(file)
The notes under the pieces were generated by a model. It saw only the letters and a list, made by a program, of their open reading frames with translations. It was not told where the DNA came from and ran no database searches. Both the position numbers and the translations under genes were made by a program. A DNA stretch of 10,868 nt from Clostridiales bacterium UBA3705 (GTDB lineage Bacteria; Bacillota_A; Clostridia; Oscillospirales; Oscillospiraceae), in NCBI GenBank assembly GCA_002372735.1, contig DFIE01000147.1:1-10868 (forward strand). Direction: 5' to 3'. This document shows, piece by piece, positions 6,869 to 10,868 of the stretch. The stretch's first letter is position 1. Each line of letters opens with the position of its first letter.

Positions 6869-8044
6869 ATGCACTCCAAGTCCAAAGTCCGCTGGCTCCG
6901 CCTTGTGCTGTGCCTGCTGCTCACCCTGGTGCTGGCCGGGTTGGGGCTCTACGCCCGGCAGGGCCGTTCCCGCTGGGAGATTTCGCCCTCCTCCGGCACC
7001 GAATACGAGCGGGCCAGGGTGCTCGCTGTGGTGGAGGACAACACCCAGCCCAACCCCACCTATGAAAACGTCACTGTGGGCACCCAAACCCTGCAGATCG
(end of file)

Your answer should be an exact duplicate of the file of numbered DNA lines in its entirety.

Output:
The notes under the pieces were generated by a model. It saw only the letters and a list, made by a program, of their open reading frames with translations. It was not told where the DNA came from and ran no database searches. Both the position numbers and the translations under genes were made by a program. A DNA stretch of 10,868 nt from Clostridiales bacterium UBA3705 (GTDB lineage Bacteria; Bacillota_A; Clostridia; Oscillospirales; Oscillospiraceae), in NCBI GenBank assembly GCA_002372735.1, contig DFIE01000147.1:1-10868 (forward strand). Direction: 5' to 3'. This document shows, piece by piece, positions 6,869 to 10,868 of the stretch. The stretch's first letter is position 1. Each line of letters opens with the position of its first letter.

Positions 6869-8044
6869 ATGCACTCCAAGTCCAAAGTCCGCTGGCTCCG
6901 CCTTGTGCTGTGCCTGCTGCTCACCCTGGTGCTGGCCGGGTTGGGGCTCTACGCCCGGCAGGGCCGTTCCCGCTGGGAGATTTCGCCCTCCTCCGGCACC
7001 GAATACGAGCGGGCCAGGGTGCTCGCTGTGGTGGAGGACAACACCCAGCCCAACCCCACCTATGAAAACGTCACTGTGGGCACCCAAACCCTGCAGATCG